“Oh that Christians would learn to censure less and pray more and instead of speaking OF one another speak more TO one another and one FOR another…. But now the tender praying, healing, restoring spirit is departed and if Christians stir not up themselves to call it back again it is a sad sign that God is departing….
-We judge before we inquire.
-We reject before we admonish.
-We conclude vain assumptions upon our brethren before we come to them as Christians and fellow members.
We think this well becomes us as we take a kind of pride and contentment in it, but oh to inform, to convince, to exhort, to pray, this is to act like the disciples of Christ. This is to show ourselves Christians in deed, professors not of the letter but of the spirit that would gain our brothers instead of blasting them.”
Having grown up Episcopal/Anglican, this article describes the attitude of many churchgoers, which is
“Church is supposed to make me feel better about my life, not worse,”
That attitude has led to the churches ignoring many aspects of Christian doctrine, leading to this consequence:
It would be a mistake, and not a pew-filler, to focus on fear and punishment alone, but there is almost a complete absence, and in some cases absolute absence, from the pulpit of these useful concepts in the Episcopal church. The reason is that, for many, they are not believed. And since they are not believed, they are not taught, and since they are not taught, the lesson learned by (ex-)parishioners is that there aren’t many reasons to attend church.
Read more: http://wmbriggs.com/post/20680/
Thomas Hodges on ministers who refuse to fight against heresy:
“…alas, here is the sad root of this misery, that either the ministers are ignorant, and unable to maintain the truth, confute and stop the mouths of gainsayers; or they are wicked and scandalous, like Eli’s sons, whose profane and ungodly courses lose all repute to the truth, making the things of God, (by those who measure truth by the lives and carriages of them that maintain it), to be abandoned and abhorred. If neither of these, yet perhaps they are careless, negligent, and inadvertent, not heeding how truth thrives, or how error spreads, as if to them it were of very small or no concern. In point of benefit they are greedy dogs, zealous enough for their profit, looking after that from every quarter; but in point of duty they lack heart, the fire of zeal for God’s glory is not in them, therefore they love their ease, to sleep, slumber, and take their rest; by which they give not only an opportunity to the evil one to sow his tares, but to those tares to take root and prosper.”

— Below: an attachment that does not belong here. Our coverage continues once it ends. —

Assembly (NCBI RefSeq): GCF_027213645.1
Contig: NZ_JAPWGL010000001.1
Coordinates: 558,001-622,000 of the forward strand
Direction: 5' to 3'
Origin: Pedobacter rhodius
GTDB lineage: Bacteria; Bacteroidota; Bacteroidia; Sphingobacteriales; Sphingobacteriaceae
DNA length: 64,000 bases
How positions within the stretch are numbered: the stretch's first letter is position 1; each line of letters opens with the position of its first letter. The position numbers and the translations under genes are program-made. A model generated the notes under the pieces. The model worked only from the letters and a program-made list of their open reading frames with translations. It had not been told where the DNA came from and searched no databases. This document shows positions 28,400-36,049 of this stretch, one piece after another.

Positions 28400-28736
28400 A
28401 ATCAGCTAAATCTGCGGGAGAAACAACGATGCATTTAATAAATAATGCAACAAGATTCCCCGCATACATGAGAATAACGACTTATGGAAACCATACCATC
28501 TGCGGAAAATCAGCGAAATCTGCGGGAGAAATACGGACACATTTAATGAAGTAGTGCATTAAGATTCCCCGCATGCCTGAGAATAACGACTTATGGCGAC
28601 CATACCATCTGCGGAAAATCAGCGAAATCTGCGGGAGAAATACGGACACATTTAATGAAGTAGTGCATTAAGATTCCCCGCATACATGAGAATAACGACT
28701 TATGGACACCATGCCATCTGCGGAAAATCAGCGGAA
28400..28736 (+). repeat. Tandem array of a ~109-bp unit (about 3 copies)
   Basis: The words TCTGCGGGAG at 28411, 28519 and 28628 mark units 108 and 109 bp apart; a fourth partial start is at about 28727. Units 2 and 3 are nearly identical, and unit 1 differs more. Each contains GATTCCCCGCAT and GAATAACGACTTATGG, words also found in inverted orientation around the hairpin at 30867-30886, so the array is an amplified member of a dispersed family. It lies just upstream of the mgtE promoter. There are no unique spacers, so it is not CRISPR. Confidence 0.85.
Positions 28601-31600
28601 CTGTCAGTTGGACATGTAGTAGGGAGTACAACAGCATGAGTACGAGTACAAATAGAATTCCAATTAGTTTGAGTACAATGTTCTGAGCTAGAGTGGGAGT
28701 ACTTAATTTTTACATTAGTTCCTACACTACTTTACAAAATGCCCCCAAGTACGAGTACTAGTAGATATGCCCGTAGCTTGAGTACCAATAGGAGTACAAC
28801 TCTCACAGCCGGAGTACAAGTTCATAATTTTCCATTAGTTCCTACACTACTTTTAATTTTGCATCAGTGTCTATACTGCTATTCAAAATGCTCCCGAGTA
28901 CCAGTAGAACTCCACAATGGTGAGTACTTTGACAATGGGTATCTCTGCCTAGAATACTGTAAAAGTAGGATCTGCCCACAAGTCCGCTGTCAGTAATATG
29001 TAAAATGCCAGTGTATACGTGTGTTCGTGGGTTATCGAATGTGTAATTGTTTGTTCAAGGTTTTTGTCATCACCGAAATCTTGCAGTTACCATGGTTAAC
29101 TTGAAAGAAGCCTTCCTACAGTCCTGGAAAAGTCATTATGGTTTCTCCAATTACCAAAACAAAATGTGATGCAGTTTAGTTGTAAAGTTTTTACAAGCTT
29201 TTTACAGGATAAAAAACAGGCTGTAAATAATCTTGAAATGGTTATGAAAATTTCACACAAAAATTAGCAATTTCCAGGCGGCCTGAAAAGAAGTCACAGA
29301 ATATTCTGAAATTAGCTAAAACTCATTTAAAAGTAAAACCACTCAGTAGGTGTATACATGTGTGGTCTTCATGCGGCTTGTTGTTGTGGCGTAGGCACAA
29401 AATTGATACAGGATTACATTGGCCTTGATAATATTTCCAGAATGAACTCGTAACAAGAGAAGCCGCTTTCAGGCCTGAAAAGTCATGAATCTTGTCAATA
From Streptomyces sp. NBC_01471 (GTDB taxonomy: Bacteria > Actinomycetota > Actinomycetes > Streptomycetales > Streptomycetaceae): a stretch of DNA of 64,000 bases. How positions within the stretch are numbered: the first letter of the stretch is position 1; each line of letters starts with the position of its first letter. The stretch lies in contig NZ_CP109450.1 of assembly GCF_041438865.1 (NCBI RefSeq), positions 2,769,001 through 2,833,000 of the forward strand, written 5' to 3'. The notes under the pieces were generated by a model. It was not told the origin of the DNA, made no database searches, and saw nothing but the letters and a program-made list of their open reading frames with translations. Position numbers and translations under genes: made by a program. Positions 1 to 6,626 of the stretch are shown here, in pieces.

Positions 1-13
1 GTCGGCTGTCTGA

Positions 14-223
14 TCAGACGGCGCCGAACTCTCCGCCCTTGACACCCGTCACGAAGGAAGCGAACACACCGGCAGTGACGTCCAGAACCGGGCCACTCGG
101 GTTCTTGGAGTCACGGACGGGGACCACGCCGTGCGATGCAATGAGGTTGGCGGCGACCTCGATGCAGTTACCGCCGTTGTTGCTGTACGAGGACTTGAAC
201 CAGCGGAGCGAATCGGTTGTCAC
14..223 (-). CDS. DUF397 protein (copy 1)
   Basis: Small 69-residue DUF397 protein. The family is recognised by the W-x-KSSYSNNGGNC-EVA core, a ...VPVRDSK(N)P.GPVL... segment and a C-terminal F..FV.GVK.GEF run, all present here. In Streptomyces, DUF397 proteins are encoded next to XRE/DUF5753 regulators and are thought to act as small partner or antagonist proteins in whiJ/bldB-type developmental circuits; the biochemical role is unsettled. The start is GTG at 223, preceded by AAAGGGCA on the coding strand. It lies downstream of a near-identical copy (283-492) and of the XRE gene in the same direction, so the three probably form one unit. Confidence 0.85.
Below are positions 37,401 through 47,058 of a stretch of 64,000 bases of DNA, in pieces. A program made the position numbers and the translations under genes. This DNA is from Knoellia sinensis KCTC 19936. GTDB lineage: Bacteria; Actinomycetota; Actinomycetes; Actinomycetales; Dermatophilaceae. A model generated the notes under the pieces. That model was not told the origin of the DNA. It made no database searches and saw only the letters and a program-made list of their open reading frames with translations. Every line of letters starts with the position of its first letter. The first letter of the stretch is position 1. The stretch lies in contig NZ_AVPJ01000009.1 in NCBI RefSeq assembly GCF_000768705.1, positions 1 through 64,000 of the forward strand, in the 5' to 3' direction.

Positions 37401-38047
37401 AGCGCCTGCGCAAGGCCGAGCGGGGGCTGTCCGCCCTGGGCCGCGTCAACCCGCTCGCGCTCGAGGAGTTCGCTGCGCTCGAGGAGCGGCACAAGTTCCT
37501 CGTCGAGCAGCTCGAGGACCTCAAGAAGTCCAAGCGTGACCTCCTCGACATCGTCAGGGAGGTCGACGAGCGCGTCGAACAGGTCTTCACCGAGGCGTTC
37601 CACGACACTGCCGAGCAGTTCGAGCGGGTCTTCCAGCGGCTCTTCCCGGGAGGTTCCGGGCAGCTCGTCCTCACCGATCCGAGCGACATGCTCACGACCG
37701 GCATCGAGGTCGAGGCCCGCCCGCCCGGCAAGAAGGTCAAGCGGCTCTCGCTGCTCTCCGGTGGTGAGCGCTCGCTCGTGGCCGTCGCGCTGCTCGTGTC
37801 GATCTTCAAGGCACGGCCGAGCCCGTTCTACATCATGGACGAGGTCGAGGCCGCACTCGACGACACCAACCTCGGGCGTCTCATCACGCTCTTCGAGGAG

Isaiah 56:10.
 1 Samuel 2:13.
 Revelation 2:20.
 Isaiah 56:11.
 Revelation 3:15.
“The Growth and Spreading of Heresy, (54).”
Note: no endorsement of Ellen G. White intended by the use of the above image
Hugh Binning, Works, pp. 332-333:
It is the most suitable way to prevail with the spirit of a man, to deal in love and tenderness with it; it insinuates more sweetly, and so can have less resistance, and therefore works more strongly. It is true, another way of terrors, threatening, and reproofs, mingled with sharp and heavy words of challenges, may make a great deal of more noise, and yet it hath not such virtue to prevail with a rational soul. The Spirit of the Lord was not in the wind, nor in the earthquake, nor in the fire, but in the still and calm voice which came to Elijah, 1 Kings 19:11, 12. These suit not the gentle, dove-like disposition of the Spirit; and though they be fit to rend rocks in pieces, yet they cannot truly break hearts, and make them contrite. The sun will make a man sooner part with his cloak than the wind; such is the difference between the warm beams of affection, and the boisterous violence of passions or terror. Now, O that there were such a spirit in them who preach the gospel, such a fatherly affection, that with much pity and compassion they might call sinners from the ways of death!
I don’t know anything about this counselor, but I did appreciate the examples given of manipulative repentance.
“The recognition that there are healthy and unhealthy forms of repentance is both common sense and biblical (2 Corinthians 7:8-13). On this everyone agrees; secular and sacred. The difficulty is in discerning disingenuous repentance. Mature and discerning people can witness the same conversation and walk away with distinctly different impressions about whether a given expression of remorse represents genuine repentance, sorrow for being caught, or a tactic to gain relational leverage”…